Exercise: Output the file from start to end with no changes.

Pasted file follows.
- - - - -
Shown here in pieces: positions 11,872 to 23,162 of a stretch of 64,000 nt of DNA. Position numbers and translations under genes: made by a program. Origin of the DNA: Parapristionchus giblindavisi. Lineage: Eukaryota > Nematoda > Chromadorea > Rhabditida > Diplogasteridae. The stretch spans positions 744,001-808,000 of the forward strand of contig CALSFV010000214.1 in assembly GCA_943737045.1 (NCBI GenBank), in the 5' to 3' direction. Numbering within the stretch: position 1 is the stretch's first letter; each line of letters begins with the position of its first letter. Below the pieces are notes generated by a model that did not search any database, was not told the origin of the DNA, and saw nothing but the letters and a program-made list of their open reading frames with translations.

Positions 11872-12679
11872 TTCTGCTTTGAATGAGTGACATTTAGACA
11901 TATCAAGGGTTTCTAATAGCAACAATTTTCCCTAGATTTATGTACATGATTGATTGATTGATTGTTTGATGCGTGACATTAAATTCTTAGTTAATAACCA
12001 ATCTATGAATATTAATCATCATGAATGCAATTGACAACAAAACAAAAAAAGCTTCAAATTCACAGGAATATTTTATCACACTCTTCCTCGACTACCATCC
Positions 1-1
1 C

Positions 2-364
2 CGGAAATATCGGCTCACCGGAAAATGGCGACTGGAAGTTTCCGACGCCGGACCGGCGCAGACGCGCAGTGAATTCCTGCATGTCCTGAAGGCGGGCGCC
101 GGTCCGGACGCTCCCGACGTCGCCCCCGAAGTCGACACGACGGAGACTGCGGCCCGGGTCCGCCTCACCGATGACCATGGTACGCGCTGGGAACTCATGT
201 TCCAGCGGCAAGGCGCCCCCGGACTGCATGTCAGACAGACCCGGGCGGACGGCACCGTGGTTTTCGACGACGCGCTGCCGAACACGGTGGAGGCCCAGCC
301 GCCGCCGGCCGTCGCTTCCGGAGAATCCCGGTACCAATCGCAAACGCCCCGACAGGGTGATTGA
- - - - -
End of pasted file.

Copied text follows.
Shown here in pieces: positions 11,872 to 23,162 of a stretch of 64,000 nt of DNA. Position numbers and translations under genes: made by a program. Origin of the DNA: Parapristionchus giblindavisi. Lineage: Eukaryota > Nematoda > Chromadorea > Rhabditida > Diplogasteridae. The stretch spans positions 744,001-808,000 of the forward strand of contig CALSFV010000214.1 in assembly GCA_943737045.1 (NCBI GenBank), in the 5' to 3' direction. Numbering within the stretch: position 1 is the stretch's first letter; each line of letters begins with the position of its first letter. Below the pieces are notes generated by a model that did not search any database, was not told the origin of the DNA, and saw nothing but the letters and a program-made list of their open reading frames with translations.

Positions 11872-12679
11872 TTCTGCTTTGAATGAGTGACATTTAGACA
11901 TATCAAGGGTTTCTAATAGCAACAATTTTCCCTAGATTTATGTACATGATTGATTGATTGATTGTTTGATGCGTGACATTAAATTCTTAGTTAATAACCA
12001 ATCTATGAATATTAATCATCATGAATGCAATTGACAACAAAACAAAAAAAGCTTCAAATTCACAGGAATATTTTATCACACTCTTCCTCGACTACCATCC
Positions 1-1
1 C

Positions 2-364
2 CGGAAATATCGGCTCACCGGAAAATGGCGACTGGAAGTTTCCGACGCCGGACCGGCGCAGACGCGCAGTGAATTCCTGCATGTCCTGAAGGCGGGCGCC
101 GGTCCGGACGCTCCCGACGTCGCCCCCGAAGTCGACACGACGGAGACTGCGGCCCGGGTCCGCCTCACCGATGACCATGGTACGCGCTGGGAACTCATGT
201 TCCAGCGGCAAGGCGCCCCCGGACTGCATGTCAGACAGACCCGGGCGGACGGCACCGTGGTTTTCGACGACGCGCTGCCGAACACGGTGGAGGCCCAGCC
301 GCCGCCGGCCGTCGCTTCCGGAGAATCCCGGTACCAATCGCAAACGCCCCGACAGGGTGATTGA